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Polarised views on labour law changes

Contributor:
Fuseworks Media
Fuseworks Media

Wellington, July 18 NZPA - The Government is attacking Kiwi workers' conditions and wages, unions and the Labour Party say after Prime Minister John Key announced extensive labour law changes.

The Government intends to extend to all firms the 90-day trial period for new workers; make changes to how the Employment Relations Authority (ERA) operates including less strict processes to sack someone; require permission for union access to work places; allow workers to trade in one of four annual leave weeks for cash and transfer public holidays and also require workers to provide proof of illness when they take sick days.

Labour leader Phil Goff said the announcements at National's conference were politically motivated.

"It was simply an attack on Kiwi workers' conditions and wages," he said.

The Greens and Maori Party have also expressed concerns about the 90-day scheme.

Labour Minister Kate Wilkinson said the changes would reduce compliance costs and increase jobs and her Cabinet colleague Paula Bennett said they would result in opportunities for young people. ACT leader Rodney Hide said the steps were "a move in the right direction to free up the labour market, giving more options to more people and removing barriers to job growth".

Unions were furious:

* Council of Trade Unions president Helen Kelly said the changes tilted the balance in favour of bosses; meant many workers could be unfairly sacked; workers would lose holidays instead of getting a pay rise; and "restricting union access is ideological and a deliberate attack on the democratic right of workers to join unions and resolve workplace issues".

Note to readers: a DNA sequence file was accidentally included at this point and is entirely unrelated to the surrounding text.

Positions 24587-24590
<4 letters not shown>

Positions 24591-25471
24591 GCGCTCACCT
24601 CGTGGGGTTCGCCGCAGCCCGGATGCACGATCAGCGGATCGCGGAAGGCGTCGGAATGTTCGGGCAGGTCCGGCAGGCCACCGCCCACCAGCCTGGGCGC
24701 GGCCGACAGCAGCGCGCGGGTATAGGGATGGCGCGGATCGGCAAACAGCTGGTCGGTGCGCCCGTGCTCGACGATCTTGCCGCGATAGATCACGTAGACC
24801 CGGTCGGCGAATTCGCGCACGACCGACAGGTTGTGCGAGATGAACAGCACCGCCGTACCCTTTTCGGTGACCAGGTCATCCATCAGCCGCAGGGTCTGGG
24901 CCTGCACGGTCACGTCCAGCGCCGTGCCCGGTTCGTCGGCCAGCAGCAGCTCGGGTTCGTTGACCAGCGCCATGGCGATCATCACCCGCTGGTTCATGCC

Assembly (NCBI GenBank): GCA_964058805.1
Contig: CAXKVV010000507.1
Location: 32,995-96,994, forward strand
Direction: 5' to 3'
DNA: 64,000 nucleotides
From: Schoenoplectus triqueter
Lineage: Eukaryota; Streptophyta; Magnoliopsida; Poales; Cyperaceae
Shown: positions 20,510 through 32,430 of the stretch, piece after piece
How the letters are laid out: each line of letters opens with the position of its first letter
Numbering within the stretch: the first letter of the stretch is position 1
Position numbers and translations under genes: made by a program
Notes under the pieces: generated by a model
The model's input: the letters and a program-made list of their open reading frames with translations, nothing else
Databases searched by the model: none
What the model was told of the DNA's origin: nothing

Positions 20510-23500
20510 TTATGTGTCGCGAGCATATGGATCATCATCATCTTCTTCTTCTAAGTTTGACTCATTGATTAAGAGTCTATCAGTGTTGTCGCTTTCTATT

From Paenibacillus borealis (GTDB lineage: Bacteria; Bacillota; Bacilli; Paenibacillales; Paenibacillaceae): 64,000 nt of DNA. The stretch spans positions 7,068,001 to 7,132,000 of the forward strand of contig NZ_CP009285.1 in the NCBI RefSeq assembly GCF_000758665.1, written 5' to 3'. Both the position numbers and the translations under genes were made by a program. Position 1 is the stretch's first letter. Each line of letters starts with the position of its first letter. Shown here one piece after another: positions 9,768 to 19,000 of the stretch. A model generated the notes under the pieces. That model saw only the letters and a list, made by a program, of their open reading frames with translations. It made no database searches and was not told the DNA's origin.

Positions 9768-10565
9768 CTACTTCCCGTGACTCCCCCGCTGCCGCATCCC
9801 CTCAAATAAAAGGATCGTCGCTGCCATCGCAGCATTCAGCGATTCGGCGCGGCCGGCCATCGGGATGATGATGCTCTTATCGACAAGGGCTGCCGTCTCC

* The New Zealand Nurses Association said a new job was now a three-month contract; labour mobility would be stifled and proper training may not be provided during the 90 days.

On the other side of the spectrum the moves were welcomed.

* Business New Zealand chief executive Phil O'Reilly said employers would feel more confident about hiring people; the substance of personal grievances would be better considered; and workers would have clarity around their rights and choice around taking payment instead of holidays. "And far from being skewed in favour of employees, the changes will put stiffer requirements on employers in a number of areas".

* Employers and Manufacturers Association spokesman David Lowe said the changes would remove dodgy advocates from ERA proceedings.

* The Food and Grocery Council chief executive Katherine Rich, a former National MP, said the changes were common sense and moderate.

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